The test systems for the end-of-line (EOL) area have a modular design, which enables the machine manufacturer to customise them according to individual requirements. Depending on the application and specific testing needs, the experts assemble the modules from the modular system accordingly.

The customer receives a basic machine with the suitable test adapter for various product types, thereby saving significant costs. Depending on requirements, the machine can conduct leak testing, typically using air, or flashing to store calibration data, or it can install the operating system. Customers also use the test station to test communications via CAN or Ethernet, for example.

“They can measure and calculate currents, power, and efficiency, and indirectly determine the speed,” says Denk.

Manufacturers also benefit from reliable solutions for safe launch tests, as well as for cold and hot testing of circuit boards or entire assemblies. In order for electric and hybrid vehicles to operate at an optimal level of efficiency, it is essential to maintain the temperature of not only the electric motor and the battery within an optimum range, but also that of the power electronics.

“With our systems, operators can conduct tests ranging from -40 C to 90 C. They are also capable of simulating various environmental conditions,” says Denk.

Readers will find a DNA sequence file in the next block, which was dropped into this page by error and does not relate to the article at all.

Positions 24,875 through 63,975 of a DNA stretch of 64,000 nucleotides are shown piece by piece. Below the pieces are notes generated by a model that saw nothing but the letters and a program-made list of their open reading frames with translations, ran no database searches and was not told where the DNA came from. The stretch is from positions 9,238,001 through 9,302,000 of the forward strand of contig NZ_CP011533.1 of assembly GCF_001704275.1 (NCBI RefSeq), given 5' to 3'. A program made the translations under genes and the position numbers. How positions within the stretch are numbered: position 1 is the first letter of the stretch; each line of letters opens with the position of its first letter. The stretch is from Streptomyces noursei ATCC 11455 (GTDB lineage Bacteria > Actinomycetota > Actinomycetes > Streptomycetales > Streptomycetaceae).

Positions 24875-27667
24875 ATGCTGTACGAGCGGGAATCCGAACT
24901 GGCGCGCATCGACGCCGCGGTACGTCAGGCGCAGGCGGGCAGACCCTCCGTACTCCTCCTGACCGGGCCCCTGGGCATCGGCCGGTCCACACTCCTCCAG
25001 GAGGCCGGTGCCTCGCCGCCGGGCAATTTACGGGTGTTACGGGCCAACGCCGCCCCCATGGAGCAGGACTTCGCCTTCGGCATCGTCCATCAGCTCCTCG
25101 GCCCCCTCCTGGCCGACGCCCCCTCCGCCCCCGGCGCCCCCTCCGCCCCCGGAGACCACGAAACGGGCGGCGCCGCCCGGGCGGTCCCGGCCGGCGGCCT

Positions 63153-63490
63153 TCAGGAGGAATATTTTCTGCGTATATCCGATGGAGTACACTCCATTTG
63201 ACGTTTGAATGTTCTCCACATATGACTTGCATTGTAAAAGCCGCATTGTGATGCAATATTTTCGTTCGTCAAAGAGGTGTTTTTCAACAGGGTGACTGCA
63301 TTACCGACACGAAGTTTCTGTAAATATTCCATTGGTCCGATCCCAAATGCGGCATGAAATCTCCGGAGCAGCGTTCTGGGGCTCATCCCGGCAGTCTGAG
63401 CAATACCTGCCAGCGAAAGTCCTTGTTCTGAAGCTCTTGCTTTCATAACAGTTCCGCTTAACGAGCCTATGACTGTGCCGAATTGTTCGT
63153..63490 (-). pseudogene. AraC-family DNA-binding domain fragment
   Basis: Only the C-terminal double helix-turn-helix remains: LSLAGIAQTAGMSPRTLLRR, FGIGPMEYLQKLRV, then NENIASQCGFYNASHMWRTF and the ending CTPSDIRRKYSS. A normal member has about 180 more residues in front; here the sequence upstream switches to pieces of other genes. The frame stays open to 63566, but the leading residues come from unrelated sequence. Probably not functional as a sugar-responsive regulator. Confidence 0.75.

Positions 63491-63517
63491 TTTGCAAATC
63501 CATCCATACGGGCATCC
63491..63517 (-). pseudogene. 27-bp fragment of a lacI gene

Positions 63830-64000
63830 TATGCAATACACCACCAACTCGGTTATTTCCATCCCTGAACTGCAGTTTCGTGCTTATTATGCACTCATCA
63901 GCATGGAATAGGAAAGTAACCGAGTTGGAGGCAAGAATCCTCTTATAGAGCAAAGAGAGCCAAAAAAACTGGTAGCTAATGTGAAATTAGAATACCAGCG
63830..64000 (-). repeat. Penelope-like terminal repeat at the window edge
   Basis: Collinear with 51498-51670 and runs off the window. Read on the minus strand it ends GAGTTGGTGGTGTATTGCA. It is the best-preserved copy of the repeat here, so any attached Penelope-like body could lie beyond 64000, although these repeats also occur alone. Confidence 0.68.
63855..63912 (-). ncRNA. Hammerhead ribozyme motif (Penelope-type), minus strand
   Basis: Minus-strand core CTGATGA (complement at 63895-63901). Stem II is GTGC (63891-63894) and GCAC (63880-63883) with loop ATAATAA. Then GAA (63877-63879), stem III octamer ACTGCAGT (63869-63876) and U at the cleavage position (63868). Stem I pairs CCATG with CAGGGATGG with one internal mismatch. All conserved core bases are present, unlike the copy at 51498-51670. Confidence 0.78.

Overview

It is also possible to conduct long-term tests  prior to planned series production. The products undergo even more rigorous testing.

“Our systems can accommodate all voltage ranges,” Denk says. This is due to EVs having two electrical systems: the high-voltage system for the drivetrain and the low-voltage system for on-board electronics, including the radio, lights, windscreen wipers and cruise control. For this purpose, a high-voltage battery is installed, which can supply power to the 12 V battery for the onboard electronics via the converter.

“In the past, the voltage became higher and higher,” he adds. “In the beginning, it was only 48 V. Now it is 800 V. The trend is even moving towards 1,200 V.”

This is because more and more power is required for the same amperage, so the systems must be capable of handling both current and future higher-voltage values safely. Numerous tests are conducted directly on the live components of the power electronics. After the test specimens have been tested, it must be ensured that they are no longer energised when the worker opens the safety door. Otherwise, it could pose a life-threatening risk for them.

“We offer a concept that addresses potential causes of accidents and minimises risks,” says Denk. “This begins with the selection of appropriate installation materials, such as cables, terminals, and other components and materials.” Just as safely and effectively as they manage high voltages, the systems also handle peak currents exceeding 800 amperes, resulting in correspondingly high outputs.

Using modular construction, Sonplas can customise the test stations to meet growing demand or accommodate modified products. “Of course, we also provide training to our customers on our systems,” Denk adds.

Dialogue with customers is important to Sonplas. This is how it anticipates trends and strives to stay ahead with innovative solutions.